Category: Names from the Arts & Pop Culture

By Clare Green

This week’s news celebrates names that step outside the ordinary, from the worlds of hip-hop, college sports, and Spanish grandmothers.

Kulture and counter-culture 

Maybe it’s the Cardi B effect. Last week the rapper and her husband Offset announced the birth of their daughter, Kulture Kiari. It’s a bold, possibly unique choice that reflects her father’s name and her parents’ values. Not surprisingly, the world had things to say about it.

This article is a welcome relief from the usual roll call of “crazy” celebrity baby names (which often turn out to be not actually that crazy). It’s a proud celebration of “extra juicy” names, not just because they made a change from the ones Boring Normals use, but because they challenge a dominant culture that has long belittled names that were out of the ordinary:

“As if language isn’t fluid! As if the tongue weren’t meant to always be learning! And what’s the result of it? Misplaced shaming and generations of missed opportunities.”

Now there’s encouragement to anyone thinking of naming outside the box.

Another defense of Cardi B’s baby name agrees that Kulture’s name shows her parents’ vibrancy and creativity. It’s not bestowed just for the sake of being a zany celebrity, but shows the pride they take in their, well, culture. And, as Cardi B said on her social media, “Anything else woulda been basic.”

Where do your naming tastes lie? Are you basic and proud, do you like names that blow your mind – or somewhere in between?

(And just for fun, since we’re talking about rappers: are you saying these rappers’ names correctly?)

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by Sophie Kihm

Names are very revealing. They carry demographic information—names often give clues as to one’s approximate age, race, nationality, and gender. However, our names say more about our parents than they do about us. A child’s name can tell you a lot about his or her parents’ values.

For example, Jason Aldean and Brittany Kerr named their oldest son Memphis Aldean Williams. Memphis indicates their deep ties to the South—both as the birthplace of country music and of Jason and Brittany. And Aldean, the middle name baby Memphis shares with his father, tell us the couple values family, heritage, and tradition.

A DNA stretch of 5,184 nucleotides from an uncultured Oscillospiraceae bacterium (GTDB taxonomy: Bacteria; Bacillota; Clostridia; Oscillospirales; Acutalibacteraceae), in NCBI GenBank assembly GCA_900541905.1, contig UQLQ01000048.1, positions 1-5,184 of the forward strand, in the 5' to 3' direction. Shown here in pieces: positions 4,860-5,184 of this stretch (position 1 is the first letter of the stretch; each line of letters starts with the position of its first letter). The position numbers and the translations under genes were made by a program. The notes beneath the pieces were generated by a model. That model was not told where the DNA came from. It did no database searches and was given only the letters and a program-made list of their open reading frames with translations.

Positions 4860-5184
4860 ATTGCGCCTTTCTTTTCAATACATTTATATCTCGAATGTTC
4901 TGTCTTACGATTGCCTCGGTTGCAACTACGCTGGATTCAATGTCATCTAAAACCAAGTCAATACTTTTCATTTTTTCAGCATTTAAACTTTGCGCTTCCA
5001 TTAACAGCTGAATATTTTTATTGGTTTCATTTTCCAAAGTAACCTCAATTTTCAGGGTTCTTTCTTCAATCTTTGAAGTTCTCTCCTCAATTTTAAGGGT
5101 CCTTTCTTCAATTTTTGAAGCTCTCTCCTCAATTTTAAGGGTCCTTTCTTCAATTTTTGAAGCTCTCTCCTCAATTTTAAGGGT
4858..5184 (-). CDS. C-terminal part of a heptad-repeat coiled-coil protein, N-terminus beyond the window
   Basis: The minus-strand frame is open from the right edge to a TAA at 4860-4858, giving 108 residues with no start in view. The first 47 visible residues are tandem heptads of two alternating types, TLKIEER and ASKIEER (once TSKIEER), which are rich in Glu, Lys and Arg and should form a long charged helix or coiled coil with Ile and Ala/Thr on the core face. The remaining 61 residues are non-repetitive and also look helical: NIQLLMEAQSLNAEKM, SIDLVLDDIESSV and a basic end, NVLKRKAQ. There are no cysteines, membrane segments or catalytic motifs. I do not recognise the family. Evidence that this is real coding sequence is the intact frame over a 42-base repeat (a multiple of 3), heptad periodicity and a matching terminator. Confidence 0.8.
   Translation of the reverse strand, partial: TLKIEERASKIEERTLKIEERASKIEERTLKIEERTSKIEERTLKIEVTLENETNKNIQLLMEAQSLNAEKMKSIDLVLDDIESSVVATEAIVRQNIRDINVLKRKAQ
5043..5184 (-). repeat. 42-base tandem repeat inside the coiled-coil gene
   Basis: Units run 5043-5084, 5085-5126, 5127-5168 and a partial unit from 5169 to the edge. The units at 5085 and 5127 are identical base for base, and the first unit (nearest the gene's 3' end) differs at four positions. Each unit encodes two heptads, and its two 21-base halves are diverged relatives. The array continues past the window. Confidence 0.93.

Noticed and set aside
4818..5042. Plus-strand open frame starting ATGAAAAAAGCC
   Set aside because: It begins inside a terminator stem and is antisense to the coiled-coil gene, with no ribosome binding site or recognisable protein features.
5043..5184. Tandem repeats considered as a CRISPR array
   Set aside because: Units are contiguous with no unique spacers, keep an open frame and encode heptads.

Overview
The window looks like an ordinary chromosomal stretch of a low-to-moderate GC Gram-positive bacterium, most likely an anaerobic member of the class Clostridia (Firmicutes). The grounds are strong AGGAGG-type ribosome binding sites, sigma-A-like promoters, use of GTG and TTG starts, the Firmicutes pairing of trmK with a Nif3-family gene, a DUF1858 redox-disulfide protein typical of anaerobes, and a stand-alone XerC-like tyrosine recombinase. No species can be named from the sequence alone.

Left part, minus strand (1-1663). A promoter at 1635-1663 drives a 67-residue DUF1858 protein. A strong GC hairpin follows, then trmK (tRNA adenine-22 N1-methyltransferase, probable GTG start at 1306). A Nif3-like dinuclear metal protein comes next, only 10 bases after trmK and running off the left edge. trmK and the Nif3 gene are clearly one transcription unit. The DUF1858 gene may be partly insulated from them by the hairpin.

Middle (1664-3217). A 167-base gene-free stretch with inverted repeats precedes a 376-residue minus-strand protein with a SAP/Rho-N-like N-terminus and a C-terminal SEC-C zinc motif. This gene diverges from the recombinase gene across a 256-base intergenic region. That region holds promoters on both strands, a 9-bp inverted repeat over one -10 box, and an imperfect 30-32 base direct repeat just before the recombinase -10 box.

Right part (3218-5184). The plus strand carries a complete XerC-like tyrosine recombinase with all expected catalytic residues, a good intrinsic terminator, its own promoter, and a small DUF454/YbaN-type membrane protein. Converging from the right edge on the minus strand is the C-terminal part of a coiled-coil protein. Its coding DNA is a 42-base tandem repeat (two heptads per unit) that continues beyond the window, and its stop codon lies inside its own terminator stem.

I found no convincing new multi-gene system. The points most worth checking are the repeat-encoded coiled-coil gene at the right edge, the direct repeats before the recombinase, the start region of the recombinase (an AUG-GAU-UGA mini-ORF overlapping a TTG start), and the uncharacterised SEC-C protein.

Brittany is now pregnant with their second child, and I wonder if the same values will come across in this baby’s name, or if new ones will be revealed. Likewise, what will we learn about the stars who have never named children before? Will Pippa Middleton use a family name for her baby, or choose something unexpected? Will Kate Upton go the typical supermodel route and pick a daring, bold baby name, or stick closer to her Midwestern roots with a safer, subdued choice? I’ve made my predictions below, but only time will tell.

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By Clare Green

This week’s news includes a girl junior, a boy named after a comic-book villain, and international names from France, Denmark and beyond.

Nefarious Negan

Lots of parents use baby names from TV shows (oh hi, Khaleesi), but this dad from Michigan may be the first to name his son Negan – as in The Walking Dead.

In a show where many of the characters’ names are familiar and somewhat dated (Rick, Shane, Lori, Carol), Negan stands out. But not necessarily in a good way. He’s a pretty nasty character with a pretty nasty baseball bat.

The comic’s creator, Robert Kirkman, has said he picked the name Negan because it sounded negative. There’s no denying it also sounds namelike: it’s only one letter away from Megan and Regan, and you’ll find it at the end of Finnegan.

Dad wants to make it clear that little Negan is named after the character in the comic book, not the TV show it inspired. If you’re familiar with the comic, tell us: does that make the association any better?

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By Clare Green

This week’s news includes names inspired by birds, androids and an African city, plus some unexpected family names.

Bird names and baby expectations

How much should a child’s name reflect their parents?

Our names always encode some information about our background and the tastes of our parents (or whoever named us). But there’s a difference between giving your baby a name you think is strong enough to set them up for life, and imposing your interests on them.

That’s what bird expert Nicholas Lund found when it came to naming his child. There are plenty of fantastic bird names out there, from Top 1000 choices Wren and Raven to ones you may not even realise are birds, like Sora and Ani. (Plus “use with extreme caution” options like Bobolink and Kittiwake. Although at least they could go by Bobby and Kitty.)

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By Linda Rosenkrantz

It’s become a Nameberry tradition to commemorate Independence Day with a salute to notable historical figures and celebs who were born on the Fourth of July, This year, we’ll single out those with the most interesting prospective baby names. (By the way, George M. Cohan, the ‘Yankee Doodle Dandy’ who famously claimed he was ‘born on the fourth of July’, was actually born on the third. Similarly, PR people promoted the story that jazzman Louis Armstrong was born on Independence Day when his real birthdate was August 4th.)

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